Michigan Gov. Rick Snyder issued a set of rare vetoes in regards to legislation sponsored by his own party on Tuesday. Three bills that were being pushed by state Republicans in order to change certain elections laws in the state were rejected by the governor on the grounds that he felt that they may cause "confusion" in regards to both voter registration and the voting process, according to MLive.
The bills in question dealt specifically with the issue of voter ID as well as required training for people trying to register voters. Snyder approved 11 other bills from the same legislative package, all of which also sought to institute election reform in the state.
Here is some of the key information regarding both the vetoed bills and the ones that Snyder signed into law on Tuesday.
* Snyder's decision to veto three of the bills met with criticism from many of his fellow Republicans, including House Speaker Jase Bolger (R-Marshall), who said that the bills were meant to institute "very reasonable" reforms to protect the voting process, as quoted by WNEM and the AP.
* Democrats and many advocacy groups, including the League of Women Voters of Michigan, praised his decision to veto the bills.
* The three bills that Snyder vetoed on Tuesday were House Bill 5061 and Senate Bills 754 and 803. He approved House Bills 4656, 5297, 5058, 5059, and 5062, as well as Senate Bills 751-753 and 823-825.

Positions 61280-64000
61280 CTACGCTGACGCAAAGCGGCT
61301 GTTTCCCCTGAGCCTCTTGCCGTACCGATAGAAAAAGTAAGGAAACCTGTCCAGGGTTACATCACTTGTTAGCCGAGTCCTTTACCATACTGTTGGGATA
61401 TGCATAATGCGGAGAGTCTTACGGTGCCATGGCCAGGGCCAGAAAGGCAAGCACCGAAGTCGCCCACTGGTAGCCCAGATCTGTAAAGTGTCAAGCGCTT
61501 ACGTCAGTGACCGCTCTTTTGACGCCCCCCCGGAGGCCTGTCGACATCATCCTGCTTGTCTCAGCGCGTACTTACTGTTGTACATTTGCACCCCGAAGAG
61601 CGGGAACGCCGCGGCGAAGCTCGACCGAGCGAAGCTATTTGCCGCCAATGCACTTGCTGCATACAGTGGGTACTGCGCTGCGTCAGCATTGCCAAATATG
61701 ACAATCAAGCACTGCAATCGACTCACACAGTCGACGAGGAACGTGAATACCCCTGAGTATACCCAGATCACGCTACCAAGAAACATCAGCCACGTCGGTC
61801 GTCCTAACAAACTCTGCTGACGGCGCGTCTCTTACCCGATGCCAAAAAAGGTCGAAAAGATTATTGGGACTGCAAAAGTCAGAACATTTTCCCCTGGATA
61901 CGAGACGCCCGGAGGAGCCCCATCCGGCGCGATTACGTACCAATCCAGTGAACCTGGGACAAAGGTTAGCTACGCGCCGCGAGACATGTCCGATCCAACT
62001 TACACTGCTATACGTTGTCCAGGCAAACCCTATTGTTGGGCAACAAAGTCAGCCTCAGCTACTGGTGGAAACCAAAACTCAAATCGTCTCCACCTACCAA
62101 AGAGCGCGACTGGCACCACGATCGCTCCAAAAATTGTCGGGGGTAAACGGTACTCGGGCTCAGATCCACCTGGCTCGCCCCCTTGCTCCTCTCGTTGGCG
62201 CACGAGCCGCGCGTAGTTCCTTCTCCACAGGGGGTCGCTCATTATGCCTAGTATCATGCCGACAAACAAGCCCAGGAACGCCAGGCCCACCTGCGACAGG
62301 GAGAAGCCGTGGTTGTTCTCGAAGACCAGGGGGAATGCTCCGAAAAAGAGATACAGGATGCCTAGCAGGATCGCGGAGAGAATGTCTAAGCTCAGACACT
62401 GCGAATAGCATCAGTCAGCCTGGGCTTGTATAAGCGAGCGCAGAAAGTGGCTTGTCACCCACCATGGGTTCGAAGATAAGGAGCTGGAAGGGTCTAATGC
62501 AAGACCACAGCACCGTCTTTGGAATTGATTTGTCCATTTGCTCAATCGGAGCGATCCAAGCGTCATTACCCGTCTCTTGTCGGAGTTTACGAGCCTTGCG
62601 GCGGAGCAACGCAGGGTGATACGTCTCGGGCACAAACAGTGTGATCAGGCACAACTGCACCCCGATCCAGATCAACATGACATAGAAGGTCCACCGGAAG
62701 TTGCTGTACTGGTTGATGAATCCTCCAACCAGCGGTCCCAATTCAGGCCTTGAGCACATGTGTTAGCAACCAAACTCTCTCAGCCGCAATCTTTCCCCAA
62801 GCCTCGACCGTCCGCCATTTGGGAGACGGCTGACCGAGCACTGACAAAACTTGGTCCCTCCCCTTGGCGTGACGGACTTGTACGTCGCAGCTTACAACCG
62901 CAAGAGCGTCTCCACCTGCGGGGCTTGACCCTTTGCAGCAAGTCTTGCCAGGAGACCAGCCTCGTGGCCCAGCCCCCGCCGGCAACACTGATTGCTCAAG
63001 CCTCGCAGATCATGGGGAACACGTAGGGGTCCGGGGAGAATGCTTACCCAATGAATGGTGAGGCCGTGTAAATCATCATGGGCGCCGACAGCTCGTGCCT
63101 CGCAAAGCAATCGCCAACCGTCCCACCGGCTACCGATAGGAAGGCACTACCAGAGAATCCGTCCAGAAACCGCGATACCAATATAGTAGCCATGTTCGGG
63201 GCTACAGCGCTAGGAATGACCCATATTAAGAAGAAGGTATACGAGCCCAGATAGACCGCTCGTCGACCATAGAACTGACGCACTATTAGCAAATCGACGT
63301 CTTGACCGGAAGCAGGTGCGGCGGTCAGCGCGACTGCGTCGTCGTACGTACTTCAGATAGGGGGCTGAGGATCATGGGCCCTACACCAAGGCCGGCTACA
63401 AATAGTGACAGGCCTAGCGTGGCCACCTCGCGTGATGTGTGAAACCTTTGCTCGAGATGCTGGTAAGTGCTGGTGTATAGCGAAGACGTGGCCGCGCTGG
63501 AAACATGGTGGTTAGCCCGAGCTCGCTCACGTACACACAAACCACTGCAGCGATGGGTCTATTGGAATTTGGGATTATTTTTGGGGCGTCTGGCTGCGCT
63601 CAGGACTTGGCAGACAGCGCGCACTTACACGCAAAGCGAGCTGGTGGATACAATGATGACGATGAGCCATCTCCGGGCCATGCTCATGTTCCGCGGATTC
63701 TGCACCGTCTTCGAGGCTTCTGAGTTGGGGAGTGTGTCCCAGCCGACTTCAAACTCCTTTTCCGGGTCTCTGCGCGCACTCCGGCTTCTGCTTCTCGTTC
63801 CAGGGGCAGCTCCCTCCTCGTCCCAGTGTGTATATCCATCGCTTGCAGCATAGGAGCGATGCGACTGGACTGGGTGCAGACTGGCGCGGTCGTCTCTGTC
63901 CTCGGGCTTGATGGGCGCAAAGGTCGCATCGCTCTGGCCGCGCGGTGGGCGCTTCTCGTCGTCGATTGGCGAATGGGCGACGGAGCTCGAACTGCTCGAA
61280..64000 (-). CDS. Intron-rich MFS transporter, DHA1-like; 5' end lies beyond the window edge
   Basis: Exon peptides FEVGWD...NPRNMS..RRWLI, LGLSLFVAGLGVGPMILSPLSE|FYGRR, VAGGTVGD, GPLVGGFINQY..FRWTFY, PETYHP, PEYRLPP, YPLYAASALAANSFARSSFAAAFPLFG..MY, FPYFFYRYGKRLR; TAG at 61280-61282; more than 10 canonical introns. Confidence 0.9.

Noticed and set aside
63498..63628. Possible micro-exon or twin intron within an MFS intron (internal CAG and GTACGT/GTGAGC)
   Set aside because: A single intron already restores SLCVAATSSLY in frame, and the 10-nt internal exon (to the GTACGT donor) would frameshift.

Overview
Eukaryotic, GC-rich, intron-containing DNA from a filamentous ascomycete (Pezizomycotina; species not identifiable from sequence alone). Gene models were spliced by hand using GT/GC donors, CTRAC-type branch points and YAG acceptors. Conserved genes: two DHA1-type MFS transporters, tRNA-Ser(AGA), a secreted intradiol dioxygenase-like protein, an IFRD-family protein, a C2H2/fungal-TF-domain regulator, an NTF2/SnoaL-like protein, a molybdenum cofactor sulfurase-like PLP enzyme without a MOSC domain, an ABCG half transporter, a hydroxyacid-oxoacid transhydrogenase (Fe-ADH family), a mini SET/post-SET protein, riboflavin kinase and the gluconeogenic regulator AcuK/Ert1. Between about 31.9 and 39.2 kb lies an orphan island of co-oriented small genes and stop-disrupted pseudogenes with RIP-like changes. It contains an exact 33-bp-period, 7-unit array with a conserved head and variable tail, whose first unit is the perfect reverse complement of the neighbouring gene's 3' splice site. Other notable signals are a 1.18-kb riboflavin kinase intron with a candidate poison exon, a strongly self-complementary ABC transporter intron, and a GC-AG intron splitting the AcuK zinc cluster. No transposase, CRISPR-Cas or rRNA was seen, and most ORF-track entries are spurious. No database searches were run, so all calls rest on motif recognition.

* The approved bills now all get re-labeled and numbered as Michigan Public Acts.
* House Bill 5061 and Senate Bill 803 would have required a person who was attempting to obtain an absentee ballot to both reaffirm their U.S. citizenship and show photo ID.
* Senate Bill 754 would have required a certain amount of training for individuals, groups, or companies that were seeking to help citizens register to vote.
* The 11 bills that Snyder approved dealt with a range of election reforms, from allowing military personnel to obtain an absentee ballot for local and state elections to improving the transparency of campaign spending by newly-established political parties.
* According to the Detroit News, one approved bill, House Bill 5058, reportedly was authored in response to part of the ongoing legal debacle involving former Detroit Mayor Kwame Kilpatrick, who used funds from his reelection campaign to fight the legal battles stemming from his text messaging scandal. House Bill 5058 now makes it illegal for a political candidate to use campaign funds to fight legal issues unrelated to the campaign itself.
Vanessa Evans is a musician and freelance writer based in Michigan, with a lifelong interest in politics and public issues.